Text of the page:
In my childhood catechism lessons, before the Vatican Council took effect, Sister M. hammered into us that the call of the disciples was all about the vocation to be a “priest, brother or sister” – and that the best possible thing that could happen to us was to receive such a “vocation!” I was so thrilled to dream that perhaps I had received such a privileged vocation! The Vatican Council soon shattered my privileged illusions by pointing out that all the baptized actually had a universal vocation to holiness, and that there were no first and second class disciples.
Sister M was totally wrong because the model of Jesus and the disciples is the model of how the Church functions, and the local parish, and the family, and any intentional group that comes together to live apostolically in any particular situation. What a gift!
The community of the Apostles with Jesus is the model of our life. Our Lord grouped the Twelve around him to be his companions and to be sent out as his messengers (cf. Mk 3:14). The call and the presence of the Lord among us today bind us together in charity and obedience to create anew in our own lives the Apostles’ unity with him and their common mission in his Spirit.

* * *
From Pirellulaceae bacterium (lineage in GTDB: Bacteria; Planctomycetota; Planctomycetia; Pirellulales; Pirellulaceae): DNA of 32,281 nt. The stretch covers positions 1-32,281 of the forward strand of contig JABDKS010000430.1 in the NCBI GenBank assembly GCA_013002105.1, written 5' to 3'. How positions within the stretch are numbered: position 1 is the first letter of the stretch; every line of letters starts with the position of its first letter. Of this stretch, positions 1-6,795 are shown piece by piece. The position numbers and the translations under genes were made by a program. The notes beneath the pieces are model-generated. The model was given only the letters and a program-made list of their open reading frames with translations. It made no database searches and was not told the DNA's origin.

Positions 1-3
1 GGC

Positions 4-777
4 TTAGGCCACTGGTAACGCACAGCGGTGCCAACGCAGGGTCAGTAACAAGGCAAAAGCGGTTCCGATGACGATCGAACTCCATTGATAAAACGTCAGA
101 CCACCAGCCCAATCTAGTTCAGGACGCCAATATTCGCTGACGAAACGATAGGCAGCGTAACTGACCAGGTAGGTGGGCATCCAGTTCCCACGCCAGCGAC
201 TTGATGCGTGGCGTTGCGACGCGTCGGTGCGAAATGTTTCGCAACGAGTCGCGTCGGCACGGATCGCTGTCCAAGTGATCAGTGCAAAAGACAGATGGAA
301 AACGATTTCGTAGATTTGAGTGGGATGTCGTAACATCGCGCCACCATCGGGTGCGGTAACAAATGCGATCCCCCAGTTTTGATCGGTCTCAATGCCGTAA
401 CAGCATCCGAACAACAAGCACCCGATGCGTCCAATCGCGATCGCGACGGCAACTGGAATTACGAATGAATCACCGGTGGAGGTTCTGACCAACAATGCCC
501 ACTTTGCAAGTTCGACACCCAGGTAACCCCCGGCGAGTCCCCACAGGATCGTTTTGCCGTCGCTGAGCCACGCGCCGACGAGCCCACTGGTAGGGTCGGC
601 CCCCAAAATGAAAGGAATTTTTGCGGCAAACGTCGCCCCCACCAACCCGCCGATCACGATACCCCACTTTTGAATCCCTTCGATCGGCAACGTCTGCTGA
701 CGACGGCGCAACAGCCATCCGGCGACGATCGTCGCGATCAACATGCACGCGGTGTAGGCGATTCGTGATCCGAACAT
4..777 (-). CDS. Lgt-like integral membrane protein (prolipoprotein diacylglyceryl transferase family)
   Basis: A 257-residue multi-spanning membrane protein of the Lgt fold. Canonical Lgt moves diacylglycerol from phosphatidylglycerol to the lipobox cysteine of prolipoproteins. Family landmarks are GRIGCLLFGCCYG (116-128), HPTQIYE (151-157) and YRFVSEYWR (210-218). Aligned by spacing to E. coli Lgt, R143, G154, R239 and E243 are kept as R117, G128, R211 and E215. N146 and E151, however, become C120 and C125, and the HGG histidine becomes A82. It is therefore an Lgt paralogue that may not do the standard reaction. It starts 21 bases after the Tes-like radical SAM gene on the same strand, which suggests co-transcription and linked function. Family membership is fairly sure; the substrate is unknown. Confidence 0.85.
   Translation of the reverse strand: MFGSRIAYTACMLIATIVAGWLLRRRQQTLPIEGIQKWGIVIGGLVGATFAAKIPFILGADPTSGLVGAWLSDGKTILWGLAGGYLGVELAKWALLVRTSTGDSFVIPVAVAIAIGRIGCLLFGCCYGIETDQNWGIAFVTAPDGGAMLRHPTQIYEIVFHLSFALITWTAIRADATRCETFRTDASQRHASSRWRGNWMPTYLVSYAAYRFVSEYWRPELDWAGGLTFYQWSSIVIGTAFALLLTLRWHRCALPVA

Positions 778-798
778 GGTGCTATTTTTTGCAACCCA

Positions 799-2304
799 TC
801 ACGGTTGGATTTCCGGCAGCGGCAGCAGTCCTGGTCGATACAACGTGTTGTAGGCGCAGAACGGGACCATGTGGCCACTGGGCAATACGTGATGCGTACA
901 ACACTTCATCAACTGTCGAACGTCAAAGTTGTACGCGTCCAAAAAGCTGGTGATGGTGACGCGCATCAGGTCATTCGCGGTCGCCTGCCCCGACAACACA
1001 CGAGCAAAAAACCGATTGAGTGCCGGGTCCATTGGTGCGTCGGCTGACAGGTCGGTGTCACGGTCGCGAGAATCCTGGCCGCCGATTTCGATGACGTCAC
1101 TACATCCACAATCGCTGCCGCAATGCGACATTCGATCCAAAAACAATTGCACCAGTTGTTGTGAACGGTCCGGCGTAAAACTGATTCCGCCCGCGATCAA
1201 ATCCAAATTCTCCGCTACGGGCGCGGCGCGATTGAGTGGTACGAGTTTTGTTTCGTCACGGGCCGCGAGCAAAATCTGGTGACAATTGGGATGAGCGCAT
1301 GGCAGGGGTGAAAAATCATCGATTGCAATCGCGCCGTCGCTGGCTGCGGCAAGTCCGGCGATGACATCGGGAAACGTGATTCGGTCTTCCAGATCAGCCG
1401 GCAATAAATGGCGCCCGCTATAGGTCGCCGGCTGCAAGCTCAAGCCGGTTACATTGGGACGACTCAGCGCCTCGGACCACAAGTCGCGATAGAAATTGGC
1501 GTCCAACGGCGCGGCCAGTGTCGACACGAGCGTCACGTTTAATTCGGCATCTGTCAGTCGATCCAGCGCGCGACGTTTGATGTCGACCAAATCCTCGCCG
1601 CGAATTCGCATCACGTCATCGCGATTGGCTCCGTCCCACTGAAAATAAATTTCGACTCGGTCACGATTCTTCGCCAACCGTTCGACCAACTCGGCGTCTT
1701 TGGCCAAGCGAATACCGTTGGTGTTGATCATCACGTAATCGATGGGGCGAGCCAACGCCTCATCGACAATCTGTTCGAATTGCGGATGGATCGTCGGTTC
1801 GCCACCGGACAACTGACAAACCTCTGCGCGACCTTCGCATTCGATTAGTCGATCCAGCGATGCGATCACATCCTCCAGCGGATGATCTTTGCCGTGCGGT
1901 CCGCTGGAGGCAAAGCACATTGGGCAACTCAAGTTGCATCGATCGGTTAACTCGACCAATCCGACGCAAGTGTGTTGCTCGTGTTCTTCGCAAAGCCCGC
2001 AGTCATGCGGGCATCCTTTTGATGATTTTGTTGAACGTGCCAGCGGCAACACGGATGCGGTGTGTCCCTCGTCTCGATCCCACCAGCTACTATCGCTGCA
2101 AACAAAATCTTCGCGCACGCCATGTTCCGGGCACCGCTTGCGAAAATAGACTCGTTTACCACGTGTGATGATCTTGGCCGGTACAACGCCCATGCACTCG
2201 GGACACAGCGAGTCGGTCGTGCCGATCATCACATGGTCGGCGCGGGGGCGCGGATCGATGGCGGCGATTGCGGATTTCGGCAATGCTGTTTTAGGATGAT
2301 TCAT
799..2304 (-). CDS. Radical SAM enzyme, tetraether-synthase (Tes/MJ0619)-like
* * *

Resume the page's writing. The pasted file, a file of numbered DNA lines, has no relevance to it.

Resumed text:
CC&RR, Constitution 3
The vision of St Eugene draws us together to live this model in an intentional way. Through the eyes of our crucified Savior we are called to gather around His call and presence. He forms us in our times of prayer and through the people and events of our everyday life. Our loving Savior invites us to be his companions and messengers. This is our Mazenodian vocation, which we make our own as Oblates, as associates, as co-workers, as supporters and benefactors – as we express the beauty of our fundamental baptismal calling of being companions and messengers,
“Sometimes we are looked upon as people who speak only of prohibitions. Nothing could be further from the truth! Authentic Christian discipleship is marked by a sense of wonder. We stand before the God we know and love as a friend, the vastness of his creation, and the beauty of our Christian faith.” Pope Benedict XVI